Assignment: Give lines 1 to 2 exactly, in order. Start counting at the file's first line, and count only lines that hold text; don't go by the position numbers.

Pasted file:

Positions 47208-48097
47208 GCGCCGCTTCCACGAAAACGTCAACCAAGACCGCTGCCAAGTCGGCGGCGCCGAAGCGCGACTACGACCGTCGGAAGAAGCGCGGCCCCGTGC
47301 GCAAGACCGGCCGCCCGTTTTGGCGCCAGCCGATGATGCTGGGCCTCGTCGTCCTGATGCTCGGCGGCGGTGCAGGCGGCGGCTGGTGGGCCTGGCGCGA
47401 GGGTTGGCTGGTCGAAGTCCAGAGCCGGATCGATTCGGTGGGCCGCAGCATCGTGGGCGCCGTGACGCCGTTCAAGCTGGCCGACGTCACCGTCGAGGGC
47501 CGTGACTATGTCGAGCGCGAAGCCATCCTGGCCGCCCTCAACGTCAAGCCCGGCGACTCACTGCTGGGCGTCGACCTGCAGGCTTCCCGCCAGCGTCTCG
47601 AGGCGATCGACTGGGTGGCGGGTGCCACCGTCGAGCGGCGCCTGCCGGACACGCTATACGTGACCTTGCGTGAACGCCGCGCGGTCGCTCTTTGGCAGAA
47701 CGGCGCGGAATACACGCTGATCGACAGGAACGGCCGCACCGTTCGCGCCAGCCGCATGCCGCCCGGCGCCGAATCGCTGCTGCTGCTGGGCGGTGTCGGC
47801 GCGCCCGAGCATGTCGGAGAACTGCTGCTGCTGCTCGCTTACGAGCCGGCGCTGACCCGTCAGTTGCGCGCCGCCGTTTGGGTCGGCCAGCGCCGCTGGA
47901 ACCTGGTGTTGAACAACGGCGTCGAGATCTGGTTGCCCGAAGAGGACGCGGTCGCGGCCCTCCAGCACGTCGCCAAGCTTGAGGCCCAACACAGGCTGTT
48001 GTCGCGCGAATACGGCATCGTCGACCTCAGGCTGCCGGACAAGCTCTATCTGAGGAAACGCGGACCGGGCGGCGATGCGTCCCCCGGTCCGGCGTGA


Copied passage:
Positions 47208-48097
47208 GCGCCGCTTCCACGAAAACGTCAACCAAGACCGCTGCCAAGTCGGCGGCGCCGAAGCGCGACTACGACCGTCGGAAGAAGCGCGGCCCCGTGC